By ANJANA SCHROEDER
Capital News Service
LANSING – School districts in the northern Lower Peninsula and West Michigan are offering credit recovery programs to allow students to make up classes, work for better grades and stay on the right track to graduate from high school.
The goal is to promote student success, Superintendent of Public Instruction Michael Flanagan said.
Credit recovery is a way for students, who failed or haven’t finished a course, to take the courses during or after school to catch up and prepare for high school graduation.
Rick Seebeck, Gladwin Community Schools superintendent, said his district has been using Plato, a credit recovery program, for the past four years. “Five years ago, kids would fall behind on credits but it wasn’t as big a deal because they had time to make it up.”
Not so now.
The Michigan Merit Curriculum required students entering 8th grade in 2006 to obtain a minimum of 16 credits for graduation, including four years of math and English and three years of science and social studies.
Because every academic year is more demanding and full, students no longer had the flexibility in their schedule to make up for a course that they failed, Seebeck said, “We needed to make sure there was a way for kids to make up this credit, inside and outside the school day.”
Although the Department of Education does not have a role or say in credit recovery programs, Jan Ellis, communications expert for the department, said, “Credit recovery programs serve a valuable purpose for students that are behind either in credits or to increase their knowledge and foundation base.”
Seebeck said Gladwin’s program is subject to the same curriculum standards set by the Department of Education as traditional academic courses.
In addition, a recent report from the department said that state school aid can be used for credit recovery “only when a student has failed a core academic class in math, language arts and science and is attempting to obtain credit necessary for high school completion.”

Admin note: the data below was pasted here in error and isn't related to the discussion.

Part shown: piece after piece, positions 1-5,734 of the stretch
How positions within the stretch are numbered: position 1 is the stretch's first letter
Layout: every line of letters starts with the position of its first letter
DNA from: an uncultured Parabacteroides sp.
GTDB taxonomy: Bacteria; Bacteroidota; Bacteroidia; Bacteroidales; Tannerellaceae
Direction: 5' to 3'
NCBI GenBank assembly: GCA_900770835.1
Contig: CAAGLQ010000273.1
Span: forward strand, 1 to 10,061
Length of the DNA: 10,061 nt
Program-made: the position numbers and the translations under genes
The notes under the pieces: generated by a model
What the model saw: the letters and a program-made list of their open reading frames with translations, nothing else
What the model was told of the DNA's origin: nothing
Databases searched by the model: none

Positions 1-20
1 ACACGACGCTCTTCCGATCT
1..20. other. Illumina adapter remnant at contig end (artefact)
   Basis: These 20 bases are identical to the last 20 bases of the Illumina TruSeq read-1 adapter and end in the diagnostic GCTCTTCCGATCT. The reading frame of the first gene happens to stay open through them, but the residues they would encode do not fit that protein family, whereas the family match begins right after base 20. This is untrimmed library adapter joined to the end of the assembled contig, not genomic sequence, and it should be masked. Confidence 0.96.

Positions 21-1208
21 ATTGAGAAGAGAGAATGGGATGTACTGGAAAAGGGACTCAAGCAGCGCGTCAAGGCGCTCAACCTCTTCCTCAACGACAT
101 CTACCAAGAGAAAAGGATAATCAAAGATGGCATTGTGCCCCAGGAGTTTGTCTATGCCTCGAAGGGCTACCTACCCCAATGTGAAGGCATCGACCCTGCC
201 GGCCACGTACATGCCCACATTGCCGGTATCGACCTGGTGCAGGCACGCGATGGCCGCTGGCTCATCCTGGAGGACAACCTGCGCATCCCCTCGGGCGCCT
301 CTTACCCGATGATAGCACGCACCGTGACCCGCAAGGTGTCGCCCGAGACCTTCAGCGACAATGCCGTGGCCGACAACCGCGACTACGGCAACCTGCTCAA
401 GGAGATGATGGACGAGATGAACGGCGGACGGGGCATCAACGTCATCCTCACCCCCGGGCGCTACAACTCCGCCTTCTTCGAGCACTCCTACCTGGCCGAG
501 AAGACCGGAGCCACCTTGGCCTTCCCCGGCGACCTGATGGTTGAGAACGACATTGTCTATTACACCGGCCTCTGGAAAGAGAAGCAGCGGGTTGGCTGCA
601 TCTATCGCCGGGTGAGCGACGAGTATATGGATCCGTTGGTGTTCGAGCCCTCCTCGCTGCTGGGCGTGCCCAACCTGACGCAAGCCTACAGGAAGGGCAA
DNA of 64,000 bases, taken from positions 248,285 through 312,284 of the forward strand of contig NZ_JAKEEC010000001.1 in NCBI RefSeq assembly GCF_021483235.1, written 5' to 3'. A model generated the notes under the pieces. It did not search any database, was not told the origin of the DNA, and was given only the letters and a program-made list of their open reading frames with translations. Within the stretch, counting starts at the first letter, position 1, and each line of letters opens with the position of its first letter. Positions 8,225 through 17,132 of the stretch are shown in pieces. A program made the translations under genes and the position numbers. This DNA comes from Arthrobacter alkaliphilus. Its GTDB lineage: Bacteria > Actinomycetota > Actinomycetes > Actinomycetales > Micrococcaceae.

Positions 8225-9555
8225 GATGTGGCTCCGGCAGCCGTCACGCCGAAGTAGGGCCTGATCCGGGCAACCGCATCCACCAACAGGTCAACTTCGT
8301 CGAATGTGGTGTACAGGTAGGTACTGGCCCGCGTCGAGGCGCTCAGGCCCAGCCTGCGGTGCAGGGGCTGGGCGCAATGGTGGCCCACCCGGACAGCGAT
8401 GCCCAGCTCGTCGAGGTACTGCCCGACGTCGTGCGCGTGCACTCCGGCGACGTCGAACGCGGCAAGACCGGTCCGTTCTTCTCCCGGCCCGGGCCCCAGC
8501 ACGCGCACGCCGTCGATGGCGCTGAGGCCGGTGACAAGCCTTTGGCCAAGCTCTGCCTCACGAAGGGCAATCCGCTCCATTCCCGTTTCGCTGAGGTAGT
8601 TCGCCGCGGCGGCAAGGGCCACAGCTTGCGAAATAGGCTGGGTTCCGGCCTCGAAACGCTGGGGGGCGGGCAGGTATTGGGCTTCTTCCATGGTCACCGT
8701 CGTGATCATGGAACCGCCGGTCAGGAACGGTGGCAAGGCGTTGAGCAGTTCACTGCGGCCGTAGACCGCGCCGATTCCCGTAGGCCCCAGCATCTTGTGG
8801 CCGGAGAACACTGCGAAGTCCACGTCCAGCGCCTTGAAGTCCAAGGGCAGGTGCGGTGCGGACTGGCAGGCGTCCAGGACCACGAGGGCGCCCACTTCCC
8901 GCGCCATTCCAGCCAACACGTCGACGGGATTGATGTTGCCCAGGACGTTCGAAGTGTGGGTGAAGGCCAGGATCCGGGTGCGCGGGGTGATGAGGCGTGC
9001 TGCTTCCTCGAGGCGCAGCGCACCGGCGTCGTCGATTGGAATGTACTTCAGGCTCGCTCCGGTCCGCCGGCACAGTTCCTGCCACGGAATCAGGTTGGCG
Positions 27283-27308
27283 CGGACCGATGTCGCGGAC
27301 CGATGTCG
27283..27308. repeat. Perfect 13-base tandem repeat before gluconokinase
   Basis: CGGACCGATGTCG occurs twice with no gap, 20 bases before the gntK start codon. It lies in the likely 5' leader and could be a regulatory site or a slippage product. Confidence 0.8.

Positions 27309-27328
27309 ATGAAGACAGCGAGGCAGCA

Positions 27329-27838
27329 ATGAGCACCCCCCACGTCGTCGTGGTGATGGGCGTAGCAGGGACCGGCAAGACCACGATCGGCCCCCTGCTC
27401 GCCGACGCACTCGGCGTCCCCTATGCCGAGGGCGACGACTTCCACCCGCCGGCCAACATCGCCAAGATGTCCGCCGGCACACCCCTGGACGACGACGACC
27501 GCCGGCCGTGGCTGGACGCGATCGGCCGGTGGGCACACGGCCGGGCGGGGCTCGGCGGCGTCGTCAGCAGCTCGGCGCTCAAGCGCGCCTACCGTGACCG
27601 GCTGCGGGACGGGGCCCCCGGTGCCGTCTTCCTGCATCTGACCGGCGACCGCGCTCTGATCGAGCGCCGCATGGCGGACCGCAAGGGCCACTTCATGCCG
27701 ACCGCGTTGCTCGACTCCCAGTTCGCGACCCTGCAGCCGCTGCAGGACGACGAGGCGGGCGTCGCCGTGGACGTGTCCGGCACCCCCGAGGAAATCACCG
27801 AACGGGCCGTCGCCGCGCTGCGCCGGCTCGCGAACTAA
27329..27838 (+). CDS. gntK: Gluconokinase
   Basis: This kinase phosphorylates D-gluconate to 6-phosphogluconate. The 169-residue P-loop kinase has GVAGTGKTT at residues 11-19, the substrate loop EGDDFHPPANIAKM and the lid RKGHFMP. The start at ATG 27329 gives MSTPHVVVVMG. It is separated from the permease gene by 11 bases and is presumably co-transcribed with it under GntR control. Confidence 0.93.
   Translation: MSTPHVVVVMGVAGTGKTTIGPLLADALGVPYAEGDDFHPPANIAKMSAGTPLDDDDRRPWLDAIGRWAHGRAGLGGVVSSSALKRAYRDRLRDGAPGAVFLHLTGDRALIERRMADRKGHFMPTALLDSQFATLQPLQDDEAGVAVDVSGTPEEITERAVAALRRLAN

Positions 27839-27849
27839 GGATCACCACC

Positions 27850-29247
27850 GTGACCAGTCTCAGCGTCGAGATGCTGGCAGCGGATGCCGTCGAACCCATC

A part of the School Aid Act provides funding to districts with students who did poorly on MEAP tests in math, reading or science.
That money cannot be used to provide social studies credit, according to the report.
Seebeck said the two biggest challenges with the credit recovery program are the cost and that it is done online.
Gladwin High School has a computer lab with 30 computers, costing about $30,000 every three years and $5,500 annually for software, he said. The school also spends about $7,000 for the extra teachers who oversee the programs during or after school hours.
The other challenge is because the program is online. It is hard in a rural area for students to access computers or the Internet at home, Seebeck said, and “most kids who do badly in school don’t do well online.”
Bruce Lovett, vice president of marketing for institutions at K12, producer of an online learning program for students in in kindergarten through grade 12, said, “The beauty of online learning is that it’s highly individualized to the student.”
The company is based in Virginia.
K12’s program was designed to be engaging and to automatically find trends and learning gaps through built-in assessments that ensure students’ needs are met, Lovett said.
For example, if a student fails geometry, the student may have some basic math learning gaps. Instead of re-taking an identical course, K12 courses allow students to move at their own pace, which includes skipping concepts they already know and focusing on the ones that made them stumble in the first place.
Lovett said expectations need to be set for students so they know how much time will be needed to take and succeed in recovery courses. “Some have never taken an online course, so it’s important to get an introduction to online learning.
“Because we have the teacher included, it’s typically viewed as dramatically more economical than a tradition recovery course, such as summer school,” Lovett said.
He said K12 aligns its courses to state standards and soon will align with the common core federal standard adopted by 46 states for math and language arts.
By ANJANA SCHROEDER